A Ballooning Amount Of Balloons

, , , , , | Right | April 10, 2020

(I work for a florist inside a grocery store. One of our services is blowing up helium balloons. We have over a dozen different colors of latex balloons, as well as about fifty different patterns and sizes of mylar balloons.)

Customer: “I need balloons for a party. Do you do that here?”

Me: *looking at the hundreds of balloons surrounding us* “Yes, we do! What exactly were you looking for?”

Customer: “Balloons. For a party.”

Me: “Okay. I can definitely help with that. How many were you looking for? And what colors?”

Customer: “Baaallooooons.”

Me: “Okay. So, that will be 512 brown latex balloons. Do you want to pay now or at pickup?”

Customer: “What?”

Me: “I need to know how many you want and what color. Otherwise I’ll have to pick, and I’ll choose whatever sells the slowest.”

Customer: “Oh. I’m sorry. They’re for a little girl; I’ll take six each of the two shades of pink and a Peppa Pig mylar balloon.”

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Death Swooped In And Stole Her Voice

, , , | Right | December 1, 2019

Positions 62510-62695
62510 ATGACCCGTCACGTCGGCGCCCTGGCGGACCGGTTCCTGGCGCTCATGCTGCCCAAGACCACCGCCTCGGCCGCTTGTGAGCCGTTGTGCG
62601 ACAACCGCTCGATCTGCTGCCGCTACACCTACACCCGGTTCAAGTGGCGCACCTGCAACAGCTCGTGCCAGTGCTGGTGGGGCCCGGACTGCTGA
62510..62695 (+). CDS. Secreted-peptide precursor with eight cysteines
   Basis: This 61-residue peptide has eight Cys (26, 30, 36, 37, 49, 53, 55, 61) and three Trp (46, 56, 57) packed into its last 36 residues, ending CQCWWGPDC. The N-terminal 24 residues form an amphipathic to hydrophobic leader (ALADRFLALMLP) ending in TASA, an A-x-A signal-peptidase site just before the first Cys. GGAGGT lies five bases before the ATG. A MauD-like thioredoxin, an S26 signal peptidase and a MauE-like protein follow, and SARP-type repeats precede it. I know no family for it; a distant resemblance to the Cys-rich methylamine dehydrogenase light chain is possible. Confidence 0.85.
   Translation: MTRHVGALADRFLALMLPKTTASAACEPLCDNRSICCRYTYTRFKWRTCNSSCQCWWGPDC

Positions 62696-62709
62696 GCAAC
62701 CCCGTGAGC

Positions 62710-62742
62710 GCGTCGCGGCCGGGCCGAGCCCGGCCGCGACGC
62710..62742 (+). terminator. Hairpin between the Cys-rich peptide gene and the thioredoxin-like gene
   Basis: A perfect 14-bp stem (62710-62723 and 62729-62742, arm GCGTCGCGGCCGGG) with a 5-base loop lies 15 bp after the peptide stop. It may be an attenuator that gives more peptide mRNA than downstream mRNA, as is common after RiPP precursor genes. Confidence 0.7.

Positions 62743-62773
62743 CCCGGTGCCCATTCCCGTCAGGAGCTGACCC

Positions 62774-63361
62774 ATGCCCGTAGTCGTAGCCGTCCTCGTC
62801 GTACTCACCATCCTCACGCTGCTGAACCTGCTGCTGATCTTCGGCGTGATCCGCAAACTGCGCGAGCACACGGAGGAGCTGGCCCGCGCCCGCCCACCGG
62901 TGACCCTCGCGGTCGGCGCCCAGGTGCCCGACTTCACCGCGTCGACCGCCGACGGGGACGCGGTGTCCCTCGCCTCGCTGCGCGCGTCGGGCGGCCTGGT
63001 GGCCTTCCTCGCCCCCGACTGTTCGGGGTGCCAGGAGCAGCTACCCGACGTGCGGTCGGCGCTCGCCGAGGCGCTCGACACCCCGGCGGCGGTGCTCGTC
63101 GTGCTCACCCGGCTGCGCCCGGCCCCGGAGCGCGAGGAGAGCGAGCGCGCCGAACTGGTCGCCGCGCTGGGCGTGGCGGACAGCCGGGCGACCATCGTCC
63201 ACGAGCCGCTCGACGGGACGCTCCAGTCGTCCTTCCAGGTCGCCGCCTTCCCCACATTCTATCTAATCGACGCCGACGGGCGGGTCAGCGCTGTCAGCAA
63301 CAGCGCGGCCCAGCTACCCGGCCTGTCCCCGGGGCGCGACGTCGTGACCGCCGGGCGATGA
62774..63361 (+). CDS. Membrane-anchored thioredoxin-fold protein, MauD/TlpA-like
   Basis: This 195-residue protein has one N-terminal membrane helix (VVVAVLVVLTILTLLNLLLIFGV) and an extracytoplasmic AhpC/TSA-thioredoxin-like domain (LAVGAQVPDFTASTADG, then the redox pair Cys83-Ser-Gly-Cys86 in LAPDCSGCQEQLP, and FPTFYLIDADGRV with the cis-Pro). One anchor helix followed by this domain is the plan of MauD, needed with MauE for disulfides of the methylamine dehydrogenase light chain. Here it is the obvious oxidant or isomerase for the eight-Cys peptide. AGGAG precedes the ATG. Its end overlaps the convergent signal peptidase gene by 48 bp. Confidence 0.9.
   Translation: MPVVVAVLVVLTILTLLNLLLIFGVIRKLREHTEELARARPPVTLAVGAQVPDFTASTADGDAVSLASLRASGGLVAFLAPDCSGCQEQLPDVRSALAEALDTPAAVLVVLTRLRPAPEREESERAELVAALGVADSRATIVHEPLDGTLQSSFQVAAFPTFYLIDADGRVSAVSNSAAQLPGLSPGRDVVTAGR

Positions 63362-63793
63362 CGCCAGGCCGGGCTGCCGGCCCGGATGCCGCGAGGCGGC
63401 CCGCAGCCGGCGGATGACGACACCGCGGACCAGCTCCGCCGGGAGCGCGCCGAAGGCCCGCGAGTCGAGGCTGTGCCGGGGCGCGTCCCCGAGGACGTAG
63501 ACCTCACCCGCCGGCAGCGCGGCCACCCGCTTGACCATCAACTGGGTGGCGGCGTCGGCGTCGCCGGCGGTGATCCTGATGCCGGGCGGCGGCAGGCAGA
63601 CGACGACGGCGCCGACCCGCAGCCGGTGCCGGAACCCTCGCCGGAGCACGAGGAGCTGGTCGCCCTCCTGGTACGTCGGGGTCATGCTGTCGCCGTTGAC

(I am taking an order over the phone for a client who is sending a sympathy bouquet to a funeral service. The conversation is casual; she doesn’t seem emotional over the death, so I assume it’s for a business relationship or distant relative. The order goes smoothly until I ask her about the card message.)

Me: “And what would you like the enclosure card to read?”

Client: *hesitates* “Um…” 

(As that is a common response for clients unsure of what they want to say, I try to help by giving suggestions.)

Me: “‘With Deepest Sympathy,’ ‘In Loving Memory,’ ‘Thoughts and Prayers are With You’?”

Client: *pause* “What should I say?”

Me: “Most people go with something along the lines of ‘With Deepest Sympathy,’ ‘In Loving Memory,’ or ‘Thoughts and Prayers are With You.'”

Client: “Yeah, that’ll work.”

Me: “Did you have a preference?”

Client: “For what?”

Me: “Most people generally choose just one.”

Client: *no response*

Me: “Which would you prefer? ‘With Deepest Sympathy’? ‘In Loving Memory’? Or ‘Thoughts and Prayers are With You’?”

Client: “Oh! ‘Deepest Sympathy’ will work.”

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The Flower Version Of “I Saw A Book; It Was Blue”  

, , , , | Right | November 25, 2019

(I work in a flower shop.)

Customer: “Do you guys do special orders?”

Me: “We do! What do you have in mind?”

Customer: “Well, I saw one on your website that I liked. It was a big vase full of flowers.”

Me: *screaming internally* “That does actually describe several products on our website. Do you remember what it was called?”